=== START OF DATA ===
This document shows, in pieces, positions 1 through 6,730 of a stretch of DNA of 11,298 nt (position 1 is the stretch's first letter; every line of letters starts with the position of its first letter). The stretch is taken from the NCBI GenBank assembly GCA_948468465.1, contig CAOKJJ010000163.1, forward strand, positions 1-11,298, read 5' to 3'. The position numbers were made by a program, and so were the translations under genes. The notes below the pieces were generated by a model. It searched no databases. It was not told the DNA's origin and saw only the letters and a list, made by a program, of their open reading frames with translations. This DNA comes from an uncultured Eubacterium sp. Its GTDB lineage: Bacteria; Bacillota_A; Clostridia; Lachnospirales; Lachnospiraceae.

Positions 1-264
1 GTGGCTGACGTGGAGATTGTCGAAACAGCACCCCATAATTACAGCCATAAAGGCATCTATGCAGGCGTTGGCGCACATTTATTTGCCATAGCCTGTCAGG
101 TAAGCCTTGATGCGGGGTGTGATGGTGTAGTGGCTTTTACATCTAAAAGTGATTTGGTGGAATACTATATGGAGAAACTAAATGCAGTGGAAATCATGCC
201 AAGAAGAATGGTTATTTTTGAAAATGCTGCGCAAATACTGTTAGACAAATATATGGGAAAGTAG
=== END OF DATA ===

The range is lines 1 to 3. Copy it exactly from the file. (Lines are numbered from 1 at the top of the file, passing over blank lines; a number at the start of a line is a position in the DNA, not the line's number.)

This document shows, in pieces, positions 1 through 6,730 of a stretch of DNA of 11,298 nt (position 1 is the stretch's first letter; every line of letters starts with the position of its first letter). The stretch is taken from the NCBI GenBank assembly GCA_948468465.1, contig CAOKJJ010000163.1, forward strand, positions 1-11,298, read 5' to 3'. The position numbers were made by a program, and so were the translations under genes. The notes below the pieces were generated by a model. It searched no databases. It was not told the DNA's origin and saw only the letters and a list, made by a program, of their open reading frames with translations. This DNA comes from an uncultured Eubacterium sp. Its GTDB lineage: Bacteria; Bacillota_A; Clostridia; Lachnospirales; Lachnospiraceae.

Positions 1-264
1 GTGGCTGACGTGGAGATTGTCGAAACAGCACCCCATAATTACAGCCATAAAGGCATCTATGCAGGCGTTGGCGCACATTTATTTGCCATAGCCTGTCAGG